These Pogs may be slightly more expensive, but you get noise canceling and fast charging of the wireless headset in return.
Pogs has named this headset “The Gecko” because the wireless Bluetooth connection allows your kids to climb around like a gecko, even with the headphones on.
Plus, like a gecko, these headphones have the flaky texture of gecko skin and very long life. You can listen to music wirelessly for 12 hours with only 2 hours of charging.
The best part is that even with 10 minutes of charging you can already use the headset for an hour, but this is according to the company itself, we have not tested that.
Perfect for children who have forgotten to charge and you auto to go to grandpa and grandma in Drenthe.
However, if you really forget to charge, you can always use the included QuickSafe cable instead.
The noise level is limited to a safe 85dB to protect children's hearing.
It feels very durable and is made with super strong materials to survive the toughest use of non-toxic materials and BPA free, BFR free and RoHS compliant.
Another nice feature is the special cable that Pog has designed to enjoy music together by connecting multiple headphones.
They also have noise-isolating and hypo-allergenic ear cushions to keep outside noise to a minimum with the help of noise canceling, so you can keep the volume low.
Finally, they are still foldable and very lightweight.
Many customers who have bought them indicate that it is nice and quiet because you hear little of the music, but also that the children are less bothered by parents and may have visitors when they are talking or have music on themselves.
Sometimes it turns out to be a search for how to pair (press for 5 seconds until another light starts flashing) but once set it will already pair itself with your device.
This one has one of the largest ranges we've seen. Up to 15m.
This allows them to play in the garden or a little further away from the picnic, for example, without having to take their phone with them.
These PowerLocus Buddy headphones mainly have a cute design. It's all the rage at the moment and the cat ears also light up.
That's why we also had to test a pair with cat ears to recommend a good one. There are so many cheap brands in the market selling cat eared models but not safe at all.
There is a solid volume limit on this one. Still loud enough for them to like it but hearing loss is gone.
It can play for about 8 hours and charges in 2,5 hours. That is slightly less than the Pogs, but it is also a bit cheaper.
The volume limit is safe to 85db and fully complies with standards.
The ears can also be turned off, so that it does not emit continuous light. This is nice in the car if you drive at night and otherwise you can no longer see the road properly.
A very nice set and a bit cheaper than the Pogs. The battery lasts a little less and the sound is less. Clearly aimed at younger school kids and the Pogs at really music loving teens.
Safe volume levels
As we mentioned earlier, there are volume levels that can cause hearing damage, for both adults and children.
That happens faster than you might think.
Some people expect hearing damage to be caused by a single loud sound or the like, but you also get it from being exposed to loud sounds often and for a longer period of time, such as… music through headphones.
And children's ears are of course extra sensitive to this. That is why it is important that the headphones cannot exceed a maximum of 85 dB.
|How loud?||When hearing damage?||Where?|
|120db||direct||concert mp3 player|
|110db||direct||concert mp3 player|
|100db||after 5 minutes||concert mp3 player|
|95db||after 15 minutes||concert mp3 player|
|92db||after 30 minutes||concert mp3 player|
|89db||1 hour later||passing heavy truck|
|86db||2 hour later||for moving train|
|83db||4 hour later||traffic noise|
|80db||8 hour later||city noise|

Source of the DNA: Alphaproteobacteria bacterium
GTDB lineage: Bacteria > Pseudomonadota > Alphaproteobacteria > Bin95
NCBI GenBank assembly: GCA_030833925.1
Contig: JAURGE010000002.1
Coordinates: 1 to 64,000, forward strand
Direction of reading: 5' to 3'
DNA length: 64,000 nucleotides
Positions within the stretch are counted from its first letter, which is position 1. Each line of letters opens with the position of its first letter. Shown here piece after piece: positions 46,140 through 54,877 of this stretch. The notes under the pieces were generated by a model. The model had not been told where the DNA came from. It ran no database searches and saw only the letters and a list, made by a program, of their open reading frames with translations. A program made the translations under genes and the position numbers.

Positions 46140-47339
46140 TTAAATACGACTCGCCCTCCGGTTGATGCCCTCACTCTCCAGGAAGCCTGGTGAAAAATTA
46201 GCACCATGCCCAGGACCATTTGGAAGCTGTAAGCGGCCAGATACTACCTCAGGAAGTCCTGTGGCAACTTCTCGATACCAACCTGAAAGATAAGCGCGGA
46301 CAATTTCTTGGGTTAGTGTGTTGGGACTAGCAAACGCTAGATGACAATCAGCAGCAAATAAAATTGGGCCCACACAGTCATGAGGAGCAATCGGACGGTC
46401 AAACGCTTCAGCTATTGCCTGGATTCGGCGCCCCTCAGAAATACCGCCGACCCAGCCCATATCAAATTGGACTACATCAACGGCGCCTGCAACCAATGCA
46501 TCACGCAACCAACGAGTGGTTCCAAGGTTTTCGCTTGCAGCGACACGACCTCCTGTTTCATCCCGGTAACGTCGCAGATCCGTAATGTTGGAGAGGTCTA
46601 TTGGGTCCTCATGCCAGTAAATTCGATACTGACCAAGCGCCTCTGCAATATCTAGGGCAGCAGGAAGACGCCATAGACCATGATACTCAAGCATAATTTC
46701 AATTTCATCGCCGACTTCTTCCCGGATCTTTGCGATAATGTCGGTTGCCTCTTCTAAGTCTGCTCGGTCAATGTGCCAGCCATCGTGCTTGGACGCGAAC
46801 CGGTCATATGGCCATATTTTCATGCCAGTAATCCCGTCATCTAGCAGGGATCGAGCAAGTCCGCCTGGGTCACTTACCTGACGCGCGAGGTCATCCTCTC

It is also good to take a break every now and then. Then the hairs of the eardrums can 'rest' for a while.
So during those long car rides it's a good idea to sometimes take off the headphones and just have a nice chat.
It is sometimes difficult to tell if you are within safe volume levels when using headphones.
That is because subjectively it does not sound as loud as, for example, a loudspeaker because it does not receive the spatial and physical signals such as bass vibrations.
Even with the same sound pressure that reaches your eardrum, it can therefore sound less loud.
And as a result, many people set the volume of headphones a lot higher than, for example, that of the speaker.
If there is also a lot of noise in the area, the volume knob will reflexively go up a bit and that can have quite bad consequences.
Hearing protection in headphones for children
You want to pay close attention when purchasing children's headphones. Although many manufacturers say that their products can't go louder than 85dB, unfortunately this is not always true.
Therefore, do enough research before you buy one.
Active vs Passive Volume Limiting
Passive volume limiting means wired headphones. Active volume limitation can be found in wireless models.
If you want to learn more about exactly how this works, we recommend this article .
Built-in limiters of bluetooth
Many modern devices such as iPhones have built-in volume limiters. This literally limits the audio output to a safe listening level and can often be adjusted manually as well.
Bluetooth headphones can also have this integrated hearing protection and are therefore a popular feature in children's headphones.
Volume limitation of devices
There is also such a thing as a hardware volume limiter that can be part of a pair of headphones.
It is located in the cable between the audio source and the headphones. A software volume limiter is built into, for example, the smartphone, tablet or headphones themselves.
Headphones come in many shapes and sizes and what will appeal to a toddler or preschooler, an 8-year-old child no longer has any eye for.
Hopefully this guide has helped you and you now know what your child needs in a good pair.
Always something to do for the holidays or rainy day?
Play Choice now has the ultimate activity book collection, with over 60 pages of fun coloring pages and educational puzzles.
Joost Nusselder, the founder of Speelkeuze.nl is a content marketer, father and loves trying out new toys. As a child he came into contact with everything related to games when his mother started the Tinnen Soldaat in Ede. Now he and his team create helpful blog articles to help loyal readers with fun play ideas.